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  • DCAR: Distributed Coding-Aware Routing in Wireless Networks

    Jilin Le∗ John C.S. Lui∗ Dah-Ming Chiu+ ∗Computer Science & Engineering Department

    +Information Engineering Department The Chinese University of Hong Kong

    Email: {jlle,cslui}@cse.cuhk.edu.hk, dmchiu@ie.cuhk.edu.hk

    Abstract—Recently, there has been a growing interest of using network coding to improve the performance of wireless networks, for example, authors of [1] proposed the practical wireless network coding system called COPE, which demonstrated the throughput gain achieved by network coding. However, COPE has two fundamental limitations: (a) the coding opportunity is crucially dependent on the established routes; (b) the coding structure in COPE is limited within a two-hop region only. The aim of this paper is to overcome these limitations. In particu- lar, we propose DCAR, the Distributed Coding-Aware Routing mechanism which enables (1) the discovery for available paths between a given source and destination, and (2) the detection for potential network coding opportunities over much wider network region. On interesting result is that DCAR has the capability to discover high throughput paths with coding opportunities while conventional wireless network routing protocols fail to do so. In addition, DCAR can detect coding opportunities on the entire path, thus eliminating the “two-hop” coding limitat ion in COPE. We also propose a novel routing metric called Coding- aware Routing Metric (CRM) which facilitates the performance comparison between “coding-possible” and “coding-impossible” paths. We implement the DCAR system in ns-2 and carry out extensive evaluation. We show that, when comparing to the coding mechanism in [1], DCAR can achieve much higher throughput gain.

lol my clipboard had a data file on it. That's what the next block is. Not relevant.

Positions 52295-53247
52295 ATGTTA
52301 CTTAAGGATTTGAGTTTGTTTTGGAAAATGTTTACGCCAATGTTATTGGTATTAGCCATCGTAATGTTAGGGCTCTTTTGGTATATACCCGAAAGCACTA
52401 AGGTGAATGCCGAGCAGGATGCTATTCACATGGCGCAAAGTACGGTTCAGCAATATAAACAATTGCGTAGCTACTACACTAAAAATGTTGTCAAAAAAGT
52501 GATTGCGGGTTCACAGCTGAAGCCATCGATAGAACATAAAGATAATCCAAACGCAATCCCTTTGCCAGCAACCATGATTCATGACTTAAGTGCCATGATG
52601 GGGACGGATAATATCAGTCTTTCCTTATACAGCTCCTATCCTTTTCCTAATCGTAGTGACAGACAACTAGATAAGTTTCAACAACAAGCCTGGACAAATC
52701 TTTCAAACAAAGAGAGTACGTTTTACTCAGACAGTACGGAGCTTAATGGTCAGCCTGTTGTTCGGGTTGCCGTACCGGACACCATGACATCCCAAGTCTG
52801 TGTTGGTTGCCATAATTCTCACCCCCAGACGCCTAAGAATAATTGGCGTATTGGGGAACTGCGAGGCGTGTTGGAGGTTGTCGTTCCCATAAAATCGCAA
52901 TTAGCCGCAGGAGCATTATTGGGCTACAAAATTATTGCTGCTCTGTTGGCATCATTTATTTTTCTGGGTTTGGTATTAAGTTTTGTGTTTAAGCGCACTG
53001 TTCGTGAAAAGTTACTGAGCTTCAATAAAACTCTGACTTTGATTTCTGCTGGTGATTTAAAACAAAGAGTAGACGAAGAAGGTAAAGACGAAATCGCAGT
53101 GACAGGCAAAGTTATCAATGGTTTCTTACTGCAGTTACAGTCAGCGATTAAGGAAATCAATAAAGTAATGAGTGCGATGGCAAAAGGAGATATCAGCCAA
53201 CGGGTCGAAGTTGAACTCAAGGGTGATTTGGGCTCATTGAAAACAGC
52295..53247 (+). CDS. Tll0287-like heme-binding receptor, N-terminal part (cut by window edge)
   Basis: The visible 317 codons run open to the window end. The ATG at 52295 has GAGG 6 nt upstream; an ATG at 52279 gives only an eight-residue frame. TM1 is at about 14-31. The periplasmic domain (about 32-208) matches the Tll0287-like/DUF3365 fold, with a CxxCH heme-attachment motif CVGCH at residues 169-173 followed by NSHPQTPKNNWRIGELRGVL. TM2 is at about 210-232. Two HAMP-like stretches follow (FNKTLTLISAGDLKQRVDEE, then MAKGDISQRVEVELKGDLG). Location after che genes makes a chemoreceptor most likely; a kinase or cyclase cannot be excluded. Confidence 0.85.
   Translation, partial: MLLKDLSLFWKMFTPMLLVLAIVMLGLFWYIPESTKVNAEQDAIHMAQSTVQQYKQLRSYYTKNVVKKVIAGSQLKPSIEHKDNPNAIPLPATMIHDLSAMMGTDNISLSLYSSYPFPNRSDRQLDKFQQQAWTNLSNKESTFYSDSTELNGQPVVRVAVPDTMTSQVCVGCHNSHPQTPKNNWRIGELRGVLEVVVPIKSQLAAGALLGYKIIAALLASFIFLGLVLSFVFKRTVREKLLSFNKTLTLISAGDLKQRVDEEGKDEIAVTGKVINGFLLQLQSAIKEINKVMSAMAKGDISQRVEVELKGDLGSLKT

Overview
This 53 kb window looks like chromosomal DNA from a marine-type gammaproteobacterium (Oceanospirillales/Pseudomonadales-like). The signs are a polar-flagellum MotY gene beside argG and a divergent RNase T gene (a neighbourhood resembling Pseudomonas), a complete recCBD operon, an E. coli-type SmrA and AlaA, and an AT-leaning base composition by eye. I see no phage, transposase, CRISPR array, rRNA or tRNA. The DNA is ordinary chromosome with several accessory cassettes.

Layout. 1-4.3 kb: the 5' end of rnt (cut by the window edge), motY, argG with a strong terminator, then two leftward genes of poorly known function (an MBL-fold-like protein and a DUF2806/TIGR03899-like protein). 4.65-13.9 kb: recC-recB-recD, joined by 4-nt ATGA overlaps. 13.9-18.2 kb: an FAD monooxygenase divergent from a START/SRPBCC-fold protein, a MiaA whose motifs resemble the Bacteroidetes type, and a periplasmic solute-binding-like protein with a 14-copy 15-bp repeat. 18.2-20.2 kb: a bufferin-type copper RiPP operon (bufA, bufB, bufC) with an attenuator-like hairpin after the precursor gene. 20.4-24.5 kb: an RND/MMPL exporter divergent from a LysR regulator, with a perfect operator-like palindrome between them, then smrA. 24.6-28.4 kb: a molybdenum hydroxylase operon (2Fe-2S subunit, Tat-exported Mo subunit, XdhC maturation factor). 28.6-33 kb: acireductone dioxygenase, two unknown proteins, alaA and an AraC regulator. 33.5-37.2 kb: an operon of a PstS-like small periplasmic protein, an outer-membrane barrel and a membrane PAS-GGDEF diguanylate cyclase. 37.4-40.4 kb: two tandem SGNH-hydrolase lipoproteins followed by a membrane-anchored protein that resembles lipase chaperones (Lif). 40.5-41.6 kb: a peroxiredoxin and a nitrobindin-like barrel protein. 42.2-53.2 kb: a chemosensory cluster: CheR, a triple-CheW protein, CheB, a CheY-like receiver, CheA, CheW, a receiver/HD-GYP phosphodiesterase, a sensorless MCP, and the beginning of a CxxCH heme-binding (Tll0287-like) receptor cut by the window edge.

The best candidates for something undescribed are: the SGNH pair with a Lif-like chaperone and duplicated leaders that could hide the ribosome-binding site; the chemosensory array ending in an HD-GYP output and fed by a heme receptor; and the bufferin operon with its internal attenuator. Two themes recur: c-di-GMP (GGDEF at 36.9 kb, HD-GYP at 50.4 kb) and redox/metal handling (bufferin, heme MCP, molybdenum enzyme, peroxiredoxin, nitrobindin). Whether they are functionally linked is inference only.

Keywords: network coding, wireless networks, routing.

    I. Introduction

    In the past few years, network coding is becoming an emerg- ing communication paradigm that can provide performance improvement in throughput and energy efficiency. Network coding was originally proposed for wired networks, and the throughput gain was illustrated by the well-known example of “butterfly” network [7]. Recently, there is a growing interest to apply network coding onto wireless networks since the broadcast nature of wireless channel makes network coding particularly advantageous in terms of bandwidth efficiencyand enables opportunistic encoding and decoding.

    In [1], the authors proposed COPE, the first practical net- work coding system for multi-hop wireless networks. Figure1 shows the basic scenarios of how COPE works. In Figure 1(a), there are five wireless nodes. Suppose node1 wants to send a packetP1 to node2 and this packet needs to be relayed by nodeC; and node3 wants to send another packetP2 to node 4 wherein nodeC also needs to relay this packet. The dashed arrows1 99K 4 and 3 99K 2 indicate that4, 2 are within the transmission ranges of1, 3 respectively. Under this scenario,